New approaches to taming the immune system in the fight against cancer are bringing us closer to a future in which cancer is curable. CRISPR, artificial intelligence, telehealth, the Infinium Assay, cryo-electron microscopy, and robotic surgery are accelerating progress against cancer.
Curing cancer is unquestionably one of the century’s major challenges. Over the last two decades, our understanding of cancer has vastly improved. This has aided scientists and innovators in developing new and advanced technologies that can aid in the cure of cancer. Let’s take a look at a few of these technologies that could change the way cancer is treated.
VMAT Radiation Therapy:
VMAT is a novel Intensity-Modulated Radiation Therapy (IMRT) treatment technique that combines a fully digital linear accelerator, 3D volumetric imaging, and advanced treatment planning skills. This potent trio delivers focused radiation to the targeted organ in the shortest amount of time while sparing the surrounding critical organs and normal healthy tissues, ensuring patient and treating team safety.
It is the next-generation arc therapy technique that has raised the bar for radiation therapy by reducing treatment time to a few minutes. This reduces the possibility of patient movement and improves patient comfort and tolerance. VMAT technology will provide Radiation Therapy that is personalised, safe, efficient, and of high quality.
A technologically advanced Linear Accelerator equipped with amorphous silicon portal imaging and a dynamic multileaf collimator can deliver Intensity Modulated Radiation Therapy (IMRT) precisely targeting higher tumoricidal doses to the tumour while keeping the radiation dose to nearby normal/critical organs lower.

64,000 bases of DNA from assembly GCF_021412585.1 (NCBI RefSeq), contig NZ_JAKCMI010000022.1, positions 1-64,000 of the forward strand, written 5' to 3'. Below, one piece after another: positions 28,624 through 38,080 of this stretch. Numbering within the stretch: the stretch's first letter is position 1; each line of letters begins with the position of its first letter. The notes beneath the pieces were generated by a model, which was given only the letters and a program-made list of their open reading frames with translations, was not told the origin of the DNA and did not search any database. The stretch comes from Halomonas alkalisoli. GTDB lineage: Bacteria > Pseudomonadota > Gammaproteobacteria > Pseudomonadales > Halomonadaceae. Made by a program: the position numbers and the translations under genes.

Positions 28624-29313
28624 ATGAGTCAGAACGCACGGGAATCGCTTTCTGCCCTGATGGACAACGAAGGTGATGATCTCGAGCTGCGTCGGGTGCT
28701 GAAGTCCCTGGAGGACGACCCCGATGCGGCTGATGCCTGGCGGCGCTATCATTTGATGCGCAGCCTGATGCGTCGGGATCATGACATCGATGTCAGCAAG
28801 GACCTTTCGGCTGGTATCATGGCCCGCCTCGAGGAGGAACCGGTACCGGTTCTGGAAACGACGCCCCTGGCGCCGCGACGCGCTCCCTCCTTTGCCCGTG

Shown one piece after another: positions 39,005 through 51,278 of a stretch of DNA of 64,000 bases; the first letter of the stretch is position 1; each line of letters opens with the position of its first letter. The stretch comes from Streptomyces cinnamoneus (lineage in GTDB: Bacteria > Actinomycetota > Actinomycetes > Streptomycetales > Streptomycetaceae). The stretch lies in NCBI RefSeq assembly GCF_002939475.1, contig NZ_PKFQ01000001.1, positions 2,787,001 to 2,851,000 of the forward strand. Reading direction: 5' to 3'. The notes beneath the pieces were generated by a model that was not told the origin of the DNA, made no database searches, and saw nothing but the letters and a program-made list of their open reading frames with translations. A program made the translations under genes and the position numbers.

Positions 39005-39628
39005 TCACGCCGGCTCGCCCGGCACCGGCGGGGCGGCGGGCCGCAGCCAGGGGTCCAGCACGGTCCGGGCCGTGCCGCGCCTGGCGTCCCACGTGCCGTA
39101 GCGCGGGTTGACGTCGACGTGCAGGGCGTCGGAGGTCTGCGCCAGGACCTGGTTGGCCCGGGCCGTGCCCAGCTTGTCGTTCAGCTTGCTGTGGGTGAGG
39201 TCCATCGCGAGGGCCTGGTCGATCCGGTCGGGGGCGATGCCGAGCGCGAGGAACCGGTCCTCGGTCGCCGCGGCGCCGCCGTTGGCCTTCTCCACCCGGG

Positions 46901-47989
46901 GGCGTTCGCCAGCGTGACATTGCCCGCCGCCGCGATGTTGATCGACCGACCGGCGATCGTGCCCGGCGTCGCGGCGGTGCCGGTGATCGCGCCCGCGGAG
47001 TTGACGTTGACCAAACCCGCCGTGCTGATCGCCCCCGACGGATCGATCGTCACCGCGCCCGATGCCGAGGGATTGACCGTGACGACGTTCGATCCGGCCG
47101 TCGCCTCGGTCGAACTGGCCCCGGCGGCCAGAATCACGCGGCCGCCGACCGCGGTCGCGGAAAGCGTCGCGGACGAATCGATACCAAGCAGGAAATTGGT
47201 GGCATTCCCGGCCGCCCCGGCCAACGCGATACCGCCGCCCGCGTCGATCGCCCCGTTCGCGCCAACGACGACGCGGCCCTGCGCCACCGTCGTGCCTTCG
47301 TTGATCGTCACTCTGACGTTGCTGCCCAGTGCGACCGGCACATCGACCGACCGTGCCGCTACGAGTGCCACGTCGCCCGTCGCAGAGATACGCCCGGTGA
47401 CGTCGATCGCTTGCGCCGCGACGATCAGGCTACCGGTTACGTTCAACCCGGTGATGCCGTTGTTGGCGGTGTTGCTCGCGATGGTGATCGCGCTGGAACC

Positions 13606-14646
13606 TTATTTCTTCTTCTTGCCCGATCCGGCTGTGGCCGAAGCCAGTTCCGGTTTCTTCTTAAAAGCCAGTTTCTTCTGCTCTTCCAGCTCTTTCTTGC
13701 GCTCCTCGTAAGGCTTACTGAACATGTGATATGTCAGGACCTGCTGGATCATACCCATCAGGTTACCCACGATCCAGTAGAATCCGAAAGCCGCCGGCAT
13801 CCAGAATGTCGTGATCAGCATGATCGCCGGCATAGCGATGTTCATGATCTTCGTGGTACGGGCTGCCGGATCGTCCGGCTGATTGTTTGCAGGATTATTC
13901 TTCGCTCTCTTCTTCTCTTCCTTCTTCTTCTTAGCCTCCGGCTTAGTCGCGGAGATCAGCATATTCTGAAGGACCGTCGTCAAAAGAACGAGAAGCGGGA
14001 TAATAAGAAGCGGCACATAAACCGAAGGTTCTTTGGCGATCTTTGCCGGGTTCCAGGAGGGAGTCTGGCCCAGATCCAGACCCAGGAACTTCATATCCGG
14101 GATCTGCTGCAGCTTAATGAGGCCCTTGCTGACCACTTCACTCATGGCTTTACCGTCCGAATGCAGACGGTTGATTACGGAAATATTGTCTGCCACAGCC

A medical linear accelerator (LINAC) is the most common device used for external beam radiation treatments on cancer patients. It sends high-energy x-rays or electrons to the patient’s tumour.
Brachytherapy is a type of internal radiation therapy that is frequently used to treat head and neck cancer, breast cancer, cervix cancer, prostate cancer, and eye cancer. Brachytherapy is a type of internal radiation therapy in which radiation-containing seeds, ribbons, or capsules are implanted in or near the tumour.
The majority of brachytherapy is administered via a catheter, which is a small, stretchy tube. Brachytherapy is sometimes administered via a larger device known as an applicator. The method of brachytherapy application is determined by the type of cancer. Before beginning treatment, your doctor will insert the catheter or applicator into your body.
Nuclear medicine imaging is an important complement to current imaging technologies and is useful in oncology. The advantage of nuclear medicine is functional imaging as opposed to purely static imaging in conventional x-rays, CT, and so on. Doctors can detect tumours in the 5- to 10-millimetre range with these cameras. When a tumour this size or smaller is detected, the prognosis improves dramatically.
This camera can be used to perform bone scans, thyroid scans, renal scans, and a variety of other investigations. The Gamma Camera is a critical tool for staging work up. It aids the treating consultant in planning the desired treatment modality.
A PET-CT scan is a combination of a CT scan and a PET scan. It provides specific information about your cancer. The CT scan collects x-rays from all over your body and stitches them together to form a three-dimensional (3D) image.
A mildly radioactive drug is used in the PET scan to identify areas of your body where cells are more active than usual. A PET-CT scan is typically performed as an outpatient procedure in the radiology department. The scanner is operated by a radiographer. It typically takes 30 to 60 minutes. These scanners are typically only available in major cancer hospitals.
Advances on multiple fronts are making cancer a more manageable disease. There are still many unmet needs in cancer, so any new and effective treatment will be a welcome addition to the oncologist’s arsenal. Patients will be able to receive therapies that are tailored to their specific needs as more options become available.
We can anticipate a future in which treatments will be much more precise based on the patient’s genomic signature. The majority of these new cancer-fighting technologies have yet to be proven effective. However, we are on track to reach a future in which cancer treatment is personalized and the chances of survival are higher than ever.